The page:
resolution requires a complete withdrawal from every inch. But even if this were
so, the resolution cannot be implemented without arriving at a negotiated
agreement.

For example, the resolution calls for a “just” settlement of the Palestinian
refugee issue. Meaning what? The Palestinians say that a UN General Assembly
resolution, 194 of 1948, gives all the Palestinian refugees of 1948 the right to
return, or to get compensation.

Israel, denying responsibility for their flight, says that the same
resolution stipulates that these refugees had to be willing to “live at peace with
their neighbours” and that the Palestinians, having rejected the UN-sanctioned
partition of Palestine, were not prepared to live in peace with the new Jewish
state.

More than half a century later, the refugee population has grown from
about 700,000 to at least 3.8m, making the return of all of them an
impossibility, says Israel. It may be possible to negotiate a compromise on this
issue, as Yasser Arafat and Ehud Barak attempted without success at Camp
David in 2000. But there exists no Security Council blueprint to solve it.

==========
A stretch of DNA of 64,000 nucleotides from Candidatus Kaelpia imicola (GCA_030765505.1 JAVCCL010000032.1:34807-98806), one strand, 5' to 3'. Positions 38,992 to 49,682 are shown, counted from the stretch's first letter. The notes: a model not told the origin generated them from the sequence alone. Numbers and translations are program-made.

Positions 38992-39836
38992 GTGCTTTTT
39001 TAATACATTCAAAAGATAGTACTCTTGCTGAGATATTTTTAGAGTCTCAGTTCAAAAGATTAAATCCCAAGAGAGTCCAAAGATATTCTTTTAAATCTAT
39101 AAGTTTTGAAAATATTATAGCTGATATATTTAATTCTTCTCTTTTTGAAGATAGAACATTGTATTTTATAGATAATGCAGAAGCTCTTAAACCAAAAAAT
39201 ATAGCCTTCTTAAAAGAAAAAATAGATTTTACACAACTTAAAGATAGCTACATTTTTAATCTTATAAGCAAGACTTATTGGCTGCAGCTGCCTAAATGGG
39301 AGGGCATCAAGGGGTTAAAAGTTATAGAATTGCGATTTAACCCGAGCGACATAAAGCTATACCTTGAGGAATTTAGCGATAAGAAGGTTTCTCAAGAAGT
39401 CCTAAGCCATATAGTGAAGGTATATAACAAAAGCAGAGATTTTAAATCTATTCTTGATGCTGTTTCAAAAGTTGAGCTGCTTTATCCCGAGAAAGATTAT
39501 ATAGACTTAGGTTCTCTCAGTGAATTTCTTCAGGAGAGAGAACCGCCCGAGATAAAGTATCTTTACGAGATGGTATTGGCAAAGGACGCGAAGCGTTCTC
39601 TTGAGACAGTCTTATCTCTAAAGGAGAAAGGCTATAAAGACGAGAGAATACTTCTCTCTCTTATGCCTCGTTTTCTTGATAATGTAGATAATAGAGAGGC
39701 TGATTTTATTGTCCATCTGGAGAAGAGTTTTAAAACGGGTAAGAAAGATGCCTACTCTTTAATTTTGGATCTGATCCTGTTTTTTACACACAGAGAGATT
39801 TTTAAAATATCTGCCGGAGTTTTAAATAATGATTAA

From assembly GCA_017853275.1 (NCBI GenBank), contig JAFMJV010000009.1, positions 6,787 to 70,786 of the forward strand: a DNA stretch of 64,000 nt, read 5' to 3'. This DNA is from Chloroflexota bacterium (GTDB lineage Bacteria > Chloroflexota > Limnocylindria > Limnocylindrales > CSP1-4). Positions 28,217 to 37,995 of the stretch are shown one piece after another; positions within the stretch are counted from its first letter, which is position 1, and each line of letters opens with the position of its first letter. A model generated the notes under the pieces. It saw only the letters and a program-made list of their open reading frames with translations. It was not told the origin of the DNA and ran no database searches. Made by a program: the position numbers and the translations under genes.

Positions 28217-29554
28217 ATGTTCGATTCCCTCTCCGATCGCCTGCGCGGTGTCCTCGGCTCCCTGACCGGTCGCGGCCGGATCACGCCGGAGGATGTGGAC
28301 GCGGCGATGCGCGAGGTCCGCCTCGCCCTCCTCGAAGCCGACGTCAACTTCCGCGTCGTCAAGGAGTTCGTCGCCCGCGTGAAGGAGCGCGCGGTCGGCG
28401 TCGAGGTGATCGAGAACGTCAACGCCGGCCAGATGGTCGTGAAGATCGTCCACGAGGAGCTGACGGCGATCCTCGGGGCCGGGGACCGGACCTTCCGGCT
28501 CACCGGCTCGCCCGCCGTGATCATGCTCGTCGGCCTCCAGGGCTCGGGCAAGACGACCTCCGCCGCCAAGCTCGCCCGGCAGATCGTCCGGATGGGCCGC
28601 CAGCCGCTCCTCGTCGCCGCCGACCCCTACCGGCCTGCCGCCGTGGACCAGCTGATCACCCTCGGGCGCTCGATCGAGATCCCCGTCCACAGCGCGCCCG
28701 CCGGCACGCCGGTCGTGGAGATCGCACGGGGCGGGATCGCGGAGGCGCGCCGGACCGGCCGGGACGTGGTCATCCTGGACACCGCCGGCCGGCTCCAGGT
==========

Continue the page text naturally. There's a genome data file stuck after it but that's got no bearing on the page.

Israel says that it has already implemented much of 242, and that it stands
ready to implement the rest of it. It returned land to Egypt and Jordan in return
for peace. Two years ago, when he was prime minister, Mr Barak offered the
bulk of the Golan Heights in return for peace with Syria.

All the agreements made between Israel and the Palestinians under the
Oslo peace process were predicated on Resolution 242. Israel subsequently
withdrew from the main Palestinian population centres (although it has returned
to them since the intifada) pending negotiation of a final settlement.

And though there are strong grounds to question his sincerity, Israel’s
new prime minister, Ariel Sharon, claims to accept George Bush’s peace
“vision”, set out in June, of an Israeli withdrawal and a free Palestine based on
the borders of 1967.

It is commonly asserted that Israel’s occupation is “illegal”. This is
questionable. In March, for the first time ever, Kofi Annan, the UN’s
secretary-general, called Israel’s occupation illegal, but it is no accident that he
has not repeated this claim.

In the view of Sir Adam Roberts, professor of international relations at
the University of Oxford, it was a “serious mistake” to describe the occupation
itself, as opposed to some of Israel’s actions as an occupier, in this way.

In a subsequent letter to the New York Times, Mr Annan’s spokesman
admitted as much. The secretary-general, he said, had not intended to refer to
the legality of Israel’s occupation of the territories during the war of 1967, only
to breaches of its obligations as an occupying power.

This is where Israel has put itself squarely on the wrong side of the Security